Amazon workers not ready to let Bezos have it all his own way


DCH1 Amazonians United march with striking school workers in 2019

CHRISTIAN ZAMARRÓN KNOWS DIRECT ACTION WORKS. He flew to Madrid in late April to share his Chicago experiences with fellow worker activists in the Amazon Workers International (AWI).

Christian is a lead organizer with DCH1 Amazonians United, a group of warehouse workers at an Amazon distribution centre in Chicago. The group organized four “safety strikes” after COVID-19 hit that forced Amazon to: reduce the volume of work to allow workers to practice social distancing, stagger breaks, increase worksite cleaning, take worker temperatures and provide masks, gloves and wipes.

“We also asked why we were filling orders for a lot of junk that wasn’t essential, since we were designated essential service workers,” says Christian.

Christian says spontaneous community support was a key part of the workers’ success in Chicago. People in the neighbourhoods surrounding the Amazon warehouse formed a caravan of cars to clog the streets around the warehouse so that delivery vans couldn’t get in or out.

‘We’re all employed by the same monster’


“Were all employed by the same monster.” says Christian, “van drivers, independent contractors, flex drivers, temp, permanent. It’s just a matter of us figuring out how we can unite and fight together.”

AWI is a key part of that effort. It is a collective of Amazon workers from Germany, Poland, Spain, France, Slovakia and the USA “who have been involved in every-day organizing, and different forms of struggle,” according to their Facebook page. They have been meeting twice a year since 2015 “to connect Amazon workers ‘across borders’ and ‘across union memberships’".

Amazon strategy: divide and conquer

Amazonians United members are warehouse workers. Their disputes with Amazon have lead to strikes and other job actions in Sacramento, California, Chicago and New York City.

Amazon tech workers have different issues with the corporation connected to their leadership of Amazon Employees for Climate Justice (AECJ).

Amazon fired Emily Cunningham and Maren Costa, two AECJ leaders, in April, after they joined about a thousand other Amazon tech workers online to hear warehouse workers in Chicago, New York and Poland talk about working conditions during the coronavirus pandemic.

“Amazon clearly did not want this event to happen,” Costa told her fellow workers. “They apparently do not want tech workers talking to warehouse workers. They fired us to silence you and to silence all of us.”

Cunningham and Costa, said they circulated a petition in late March started by warehouse workers in New York. It called for improved safety protocols, closures of facilities where employees had tested positive for COVID-19 and enhanced benefits.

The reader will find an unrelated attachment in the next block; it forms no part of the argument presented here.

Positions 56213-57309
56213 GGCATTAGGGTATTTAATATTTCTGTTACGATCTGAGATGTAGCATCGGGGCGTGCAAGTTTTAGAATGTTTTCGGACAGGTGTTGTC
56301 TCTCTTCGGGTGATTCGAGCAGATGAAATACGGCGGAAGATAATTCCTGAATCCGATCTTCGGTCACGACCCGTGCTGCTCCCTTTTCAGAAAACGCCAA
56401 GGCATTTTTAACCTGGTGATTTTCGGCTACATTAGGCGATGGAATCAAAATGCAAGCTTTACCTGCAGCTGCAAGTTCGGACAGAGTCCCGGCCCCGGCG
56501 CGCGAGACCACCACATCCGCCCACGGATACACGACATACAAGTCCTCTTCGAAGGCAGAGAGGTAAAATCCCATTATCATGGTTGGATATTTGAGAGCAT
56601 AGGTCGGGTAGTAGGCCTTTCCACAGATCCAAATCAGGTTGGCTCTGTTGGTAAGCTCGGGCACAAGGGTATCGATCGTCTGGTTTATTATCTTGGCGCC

“We’re in the middle of both the climate crisis and a global pandemic,” Cunningham said. “This is the time to deeply care about one another. If we can’t fight for each other now, when can we?”

Amazon exec quits to support workers


Many of Amazon’s warehouse workers in Europe are unionized, and labor groups there have forced a series of changes. For example, a French court recently agreed with unions that Amazon warehouses selling nonessential items must shut down or face a fine of a million euros a day.

In the USA Amazon has tried to use both carrot and stick. It fired the organizer of a walkout in New York and a worker in Minnesota who stayed home for fear of giving her kids COVID-19. However, when her fellow workers protested, Amazon hired her back.

Tim Bray, an Amazon vice-president and “distinguished engineer” (one of only eight in the company) resigned to protest the firings of Costa and Cunningham. “I quit in dismay at Amazon firing whistleblowers who were making noise about warehouse employees frightened of COVID-19,” Bray said in a blog post May 3. Bray also noted he was walking away from over $1 million in pretax income and stock, and from valued colleagues.

Bray’s activism includes being arrested in Canada in 2018 at a rally protesting the Trans Mountain pipeline project.

“At the end of the day, the big problem isn’t the specifics of COVID-19 response,” Bray said. “It’s that Amazon treats the humans in the warehouses as fungible units of pick-and-pack potential. Only that’s not just Amazon, it’s how 21st-century capitalism is done.”

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